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Small churches vital to SBC, Page says

LEWISVILLE, N.C. (BP)–David didn’t ask for a break when he faced Goliath. And a church shouldn’t have an inferiority complex because it is small in size, said Frank Page, president of the Southern Baptist Convention. If a church reaches out to the “unchurched,” then it’s large in the eyes of God.

Page exhorted small-church pastors attending a three-day “Impact 2008” conference that there is no difference between them and those who pastor mega-churches. It’s a matter of perspective, he told the gathering at Lewisville (N.C.) Baptist Church in late March.

The “human” foundation of the SBC, Page also noted in his remarks, is the small church.

“God commands the church to be the church no matter the size,” said Page, pastor of the 4,300-member First Baptist Church in Taylors, S.C., preaching from Matthew 16:17-19 in which Jesus told Peter that He would build the church on the rock, and the forces of hell would not overpower it.

“Small church, big church, I don’t care what it is. It’s all about spiritual warfare,” Page said. “We don’t live in a playground. It’s a battleground.” When the church is serious about doing the work of the Lord, he said, it will be “attacking the gates of hell.”

Small churches, Page said, are the future of the SBC. According to a 2006 LifeWay study presented to the conference, nearly 63 percent of all SBC churches have between one and 99 Sunday attendees and about 21 percent have between 100 and 199 on Sunday.

“Our convention is changing,” Page said. “There are some folks who … don’t want to see that, but it’s changing. In the next 20 years, young people will see that.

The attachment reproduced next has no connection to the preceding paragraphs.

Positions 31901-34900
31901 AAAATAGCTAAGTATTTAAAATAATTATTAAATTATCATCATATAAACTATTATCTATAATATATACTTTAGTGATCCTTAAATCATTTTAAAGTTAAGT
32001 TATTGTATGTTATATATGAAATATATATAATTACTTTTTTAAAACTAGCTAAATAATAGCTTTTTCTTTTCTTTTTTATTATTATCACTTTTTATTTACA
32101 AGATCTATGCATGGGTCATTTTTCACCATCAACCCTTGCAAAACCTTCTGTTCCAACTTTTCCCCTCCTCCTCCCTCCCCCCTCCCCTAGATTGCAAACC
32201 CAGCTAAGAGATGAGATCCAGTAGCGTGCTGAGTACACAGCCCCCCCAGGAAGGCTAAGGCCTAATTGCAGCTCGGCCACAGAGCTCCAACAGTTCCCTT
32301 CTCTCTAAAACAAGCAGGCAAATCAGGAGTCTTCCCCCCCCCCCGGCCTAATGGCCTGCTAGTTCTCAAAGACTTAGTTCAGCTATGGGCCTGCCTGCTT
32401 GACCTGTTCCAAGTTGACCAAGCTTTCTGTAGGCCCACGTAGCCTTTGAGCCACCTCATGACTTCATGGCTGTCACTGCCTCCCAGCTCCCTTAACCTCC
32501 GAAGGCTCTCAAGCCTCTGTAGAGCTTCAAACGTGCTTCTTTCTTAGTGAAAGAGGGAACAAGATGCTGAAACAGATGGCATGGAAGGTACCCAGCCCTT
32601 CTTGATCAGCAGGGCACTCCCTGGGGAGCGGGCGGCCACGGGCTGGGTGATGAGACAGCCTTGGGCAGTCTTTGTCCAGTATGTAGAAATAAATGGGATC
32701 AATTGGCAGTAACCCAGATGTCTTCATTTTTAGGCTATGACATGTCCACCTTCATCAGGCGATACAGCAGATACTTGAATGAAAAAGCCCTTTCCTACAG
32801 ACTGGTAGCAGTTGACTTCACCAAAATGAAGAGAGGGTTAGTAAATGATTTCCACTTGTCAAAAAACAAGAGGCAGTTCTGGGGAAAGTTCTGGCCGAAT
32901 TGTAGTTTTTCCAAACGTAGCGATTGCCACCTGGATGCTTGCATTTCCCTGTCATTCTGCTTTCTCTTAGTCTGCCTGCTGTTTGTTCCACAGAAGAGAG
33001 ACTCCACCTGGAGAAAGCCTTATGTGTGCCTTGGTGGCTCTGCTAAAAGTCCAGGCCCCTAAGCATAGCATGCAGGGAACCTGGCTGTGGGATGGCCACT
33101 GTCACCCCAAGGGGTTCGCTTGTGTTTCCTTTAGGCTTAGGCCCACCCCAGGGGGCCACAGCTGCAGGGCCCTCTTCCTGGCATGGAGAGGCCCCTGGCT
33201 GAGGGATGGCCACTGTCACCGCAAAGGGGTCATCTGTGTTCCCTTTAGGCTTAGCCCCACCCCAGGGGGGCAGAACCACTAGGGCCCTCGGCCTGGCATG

“One factor is that there are huge numbers of Southern Baptist churches that are nothing more than small groups of white people hanging on until they die,” Page said. They have not reached out to the ethnic groups in their communities nor “to the other generations within their own ethnic groups,” he said.

“There are small churches with small groups of black people who have not reached out to the younger generation,” Page continued.

“So what can happen in 20 years? They’re gone.”

Some of these churches are calling out for help, Page said, but they have never done outreach and don’t want to change how they have done things through the years, while other churches do not want help.

Page also voiced concern about the number of seminary students who do not want to pastor traditional churches. Most students want to be youth pastors, missionaries, church planters or counselors, he said, citing a drop in the number of students who say, “I feel a call to go into a declining church or a traditional church and I want to see it turn around.”

Combining this declining number with the number of aging pastors gives a clear indication about what will happen 20 years from now in the SBC, Page said. There’s a possibility some church pastors will become bivocational where they were never bivocational or maybe “a preacher will come once every other week,” he said.

“I don’t want to be negative, but most of the mega-churches in the Southern Baptist Convention are declining,” Page added. “You don’t know that because most of the pastors won’t admit it to you. But the statistics are there.

“I don’t say that to depress you,” he told the small-church pastors, describing small churches as “the future of the Southern Baptist Convention … because one of the major demographic shifts is that people want small relationally driven relationships.

“That’s what’s going to reach people in the 21st century: Small churches that are relationally driven, that will reach a generation that is not reached.”
Jerry Higgins is a writer based in Raleigh, N.C.

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